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If you have an urban garden you might not have that much space, or perhaps you only have a patio, balcony or window sill. Growing a few pots of lush green herbs can be fitted into the smallest of spaces and can be inspiring not only for cooking, but also due to the wonderful aromas they give off.
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If you want to grow herbs from seed it is best to do so in April and May when it’s warmed up. Alternatively, and an easier option is buying plants direct from garden centres and supermarkets, with most herbs these days being readily available most of the year. This gives you a good start with a healthy plant from the outset.
Image copyright jamieoliver.com
Most herbs are generally available to buy in plastic pots of packs. You could of course keep them in these, however, if you’d like them to grow larger and remain healthy it’s a good idea to pot them up. Terracotta pots are ideal as they are porous and won’t suffocate the soil, however as they conduct heat do keep an eye on them as plants will dry out quickly.
Image copyright drsallyskitchen.com
Recycling plastic pots or using a variety of interesting vessels from around the home for potting up herbs is a good, and using grow bags are also useful. You could also buy strawberry or herb pots which have separate sections for different herbs to grow from. I personally love an eclectic mix of pots, think colour, pattern, texture. You could hang them, have them on steps and ladders or even make a ‘herb bar.’ There are so many creative ways of displaying herbs.
Herb bar – Image copyright gardenanswer.com
Most herbs if being kept indoors will need to be watered almost every day, depending on the ambient temperature of your home. As most herbs are sun lovers and like a lot of light, a sunny windowsill is idea. Just be careful if you have them inside behind glass on a south facing aspect, as they could be scorched by the sun.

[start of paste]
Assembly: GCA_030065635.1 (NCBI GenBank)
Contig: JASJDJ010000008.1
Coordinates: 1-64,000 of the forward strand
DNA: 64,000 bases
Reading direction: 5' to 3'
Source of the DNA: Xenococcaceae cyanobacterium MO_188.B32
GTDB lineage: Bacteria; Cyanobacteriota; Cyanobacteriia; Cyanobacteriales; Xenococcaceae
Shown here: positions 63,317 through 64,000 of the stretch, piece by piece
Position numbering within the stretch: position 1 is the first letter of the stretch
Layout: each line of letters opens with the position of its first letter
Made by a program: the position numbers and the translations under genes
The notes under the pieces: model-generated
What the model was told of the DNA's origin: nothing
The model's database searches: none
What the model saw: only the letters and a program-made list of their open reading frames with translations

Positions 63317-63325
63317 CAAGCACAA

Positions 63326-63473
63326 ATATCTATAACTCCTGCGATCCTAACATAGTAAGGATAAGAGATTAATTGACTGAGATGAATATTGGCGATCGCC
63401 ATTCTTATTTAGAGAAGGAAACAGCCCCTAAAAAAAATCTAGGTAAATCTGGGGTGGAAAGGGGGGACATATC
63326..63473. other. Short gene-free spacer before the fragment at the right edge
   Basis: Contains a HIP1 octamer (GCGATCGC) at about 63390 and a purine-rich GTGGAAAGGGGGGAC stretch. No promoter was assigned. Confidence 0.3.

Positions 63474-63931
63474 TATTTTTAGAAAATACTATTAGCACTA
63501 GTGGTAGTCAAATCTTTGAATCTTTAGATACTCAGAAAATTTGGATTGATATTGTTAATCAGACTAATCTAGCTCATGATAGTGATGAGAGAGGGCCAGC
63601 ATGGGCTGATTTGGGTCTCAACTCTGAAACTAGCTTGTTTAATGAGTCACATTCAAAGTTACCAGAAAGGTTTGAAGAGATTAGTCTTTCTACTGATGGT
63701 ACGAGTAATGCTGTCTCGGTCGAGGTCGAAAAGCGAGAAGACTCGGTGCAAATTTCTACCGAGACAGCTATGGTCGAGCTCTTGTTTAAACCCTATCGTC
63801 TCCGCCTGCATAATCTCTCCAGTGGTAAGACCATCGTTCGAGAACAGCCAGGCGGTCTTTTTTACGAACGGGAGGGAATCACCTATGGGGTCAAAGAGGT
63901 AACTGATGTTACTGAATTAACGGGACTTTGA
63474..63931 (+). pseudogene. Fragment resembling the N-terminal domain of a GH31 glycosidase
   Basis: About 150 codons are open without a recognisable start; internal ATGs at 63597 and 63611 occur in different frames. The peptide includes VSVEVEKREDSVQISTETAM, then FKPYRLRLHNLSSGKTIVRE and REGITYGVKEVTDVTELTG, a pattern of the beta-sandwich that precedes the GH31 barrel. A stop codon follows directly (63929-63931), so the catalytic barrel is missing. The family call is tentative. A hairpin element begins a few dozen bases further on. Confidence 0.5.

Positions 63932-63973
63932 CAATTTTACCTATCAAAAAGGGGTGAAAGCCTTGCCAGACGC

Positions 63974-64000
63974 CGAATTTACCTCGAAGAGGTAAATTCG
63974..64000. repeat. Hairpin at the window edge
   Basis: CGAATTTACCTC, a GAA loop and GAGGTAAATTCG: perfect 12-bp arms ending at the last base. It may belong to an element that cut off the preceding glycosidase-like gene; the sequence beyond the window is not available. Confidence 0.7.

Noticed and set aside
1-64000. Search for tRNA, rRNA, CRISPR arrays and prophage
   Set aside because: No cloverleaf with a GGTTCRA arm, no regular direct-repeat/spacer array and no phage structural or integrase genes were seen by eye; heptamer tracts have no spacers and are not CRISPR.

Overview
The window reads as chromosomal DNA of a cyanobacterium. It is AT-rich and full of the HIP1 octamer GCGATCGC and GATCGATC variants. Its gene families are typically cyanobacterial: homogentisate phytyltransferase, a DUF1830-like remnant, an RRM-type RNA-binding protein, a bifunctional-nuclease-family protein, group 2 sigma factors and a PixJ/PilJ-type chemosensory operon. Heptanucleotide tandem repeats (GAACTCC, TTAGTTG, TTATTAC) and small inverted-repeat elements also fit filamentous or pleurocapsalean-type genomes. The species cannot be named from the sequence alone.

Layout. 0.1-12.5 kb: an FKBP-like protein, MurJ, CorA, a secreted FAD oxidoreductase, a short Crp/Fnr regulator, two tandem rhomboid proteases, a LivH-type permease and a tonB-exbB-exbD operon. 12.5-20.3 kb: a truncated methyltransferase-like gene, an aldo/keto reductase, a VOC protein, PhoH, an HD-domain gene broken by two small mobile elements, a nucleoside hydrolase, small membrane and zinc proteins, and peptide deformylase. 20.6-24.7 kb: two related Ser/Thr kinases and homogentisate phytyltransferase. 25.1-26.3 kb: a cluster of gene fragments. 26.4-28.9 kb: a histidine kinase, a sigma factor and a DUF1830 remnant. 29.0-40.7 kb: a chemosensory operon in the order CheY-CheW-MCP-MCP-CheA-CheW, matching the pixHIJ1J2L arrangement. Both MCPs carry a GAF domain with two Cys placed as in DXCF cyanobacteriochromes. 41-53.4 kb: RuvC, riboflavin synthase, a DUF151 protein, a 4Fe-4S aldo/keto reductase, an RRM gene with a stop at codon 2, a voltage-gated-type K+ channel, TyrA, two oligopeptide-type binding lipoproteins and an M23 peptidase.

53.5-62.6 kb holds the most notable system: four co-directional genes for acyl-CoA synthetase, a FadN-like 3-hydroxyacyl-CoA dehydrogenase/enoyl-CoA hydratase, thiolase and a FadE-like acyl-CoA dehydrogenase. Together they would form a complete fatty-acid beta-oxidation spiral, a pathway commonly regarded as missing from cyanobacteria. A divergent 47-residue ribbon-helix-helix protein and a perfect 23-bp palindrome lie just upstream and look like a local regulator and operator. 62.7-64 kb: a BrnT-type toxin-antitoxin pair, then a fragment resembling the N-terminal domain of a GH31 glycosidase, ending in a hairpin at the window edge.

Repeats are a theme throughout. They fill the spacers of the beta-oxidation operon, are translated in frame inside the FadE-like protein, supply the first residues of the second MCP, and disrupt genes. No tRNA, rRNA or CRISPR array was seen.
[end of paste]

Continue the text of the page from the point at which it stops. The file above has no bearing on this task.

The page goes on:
The most important thing for herbs is that they have good drainage and room to breathe. When potting up coarse compost aids drainage, and give pots space. Overcrowding can lead to pests and disease. Don’t leave herbs standing in water as they’ll drown – I always water and let them drain in the kitchen sink, or on the patio in good weather.
Different herbs can be potted up together to make an interesting display, or have herbs singly in pots. Some perennial herbs self seed and then die down each winter. I quite like it if they self seed around the patio, always a bonus!
Or of course you could plant herbs in the ground, just make sure they are in a sunny location with free draining soil. The exception to this is mint, which likes partial shade. Mint is invasive and will spread everywhere, so if you don’t want that to happen then plant it in a pot. There are many different varieties of mint to choose from. It’s fun to have a few growing, as they all have very individual scents.
Image copyright jamieoliver.com
At home we like to have Parsley growing inside on the kitchen windowsill throughout most of the year. It is great with fish, but we particularly love to roughly chop it over salads. Coriander is of course great in Asian dishes such as curries, stir fries, soups and salads. Spearmint is the mint you need for mojitos, mint juleps and to use in cooking, whereas Peppermint is perfect for teas and desserts as it has a stronger flavour.
Pomelo and Mint Mojito – image copyright Food and Wine Magazine
Sage and Rosemary can be grown in large pots (make sure they are off the ground as they won’t like sitting in water) or planted in the garden. They are both great with roasted meats, stews and risottos. Thyme and Oregano are favourites of mine due to the scent. At the end of the summer I dry some Oregano for the winter and love sprinkling it into casseroles on cold winter days.
Laurus Nobilis – Bay tree lollipop
Maybe you prefer the idea of having a couple of beautiful Bay tree standards in pots outside your front door? They can be bought as small to keep cost down, and then potted up and clipped as they grow larger. They make a real statement, and smell great as you brush past them after a long day at work.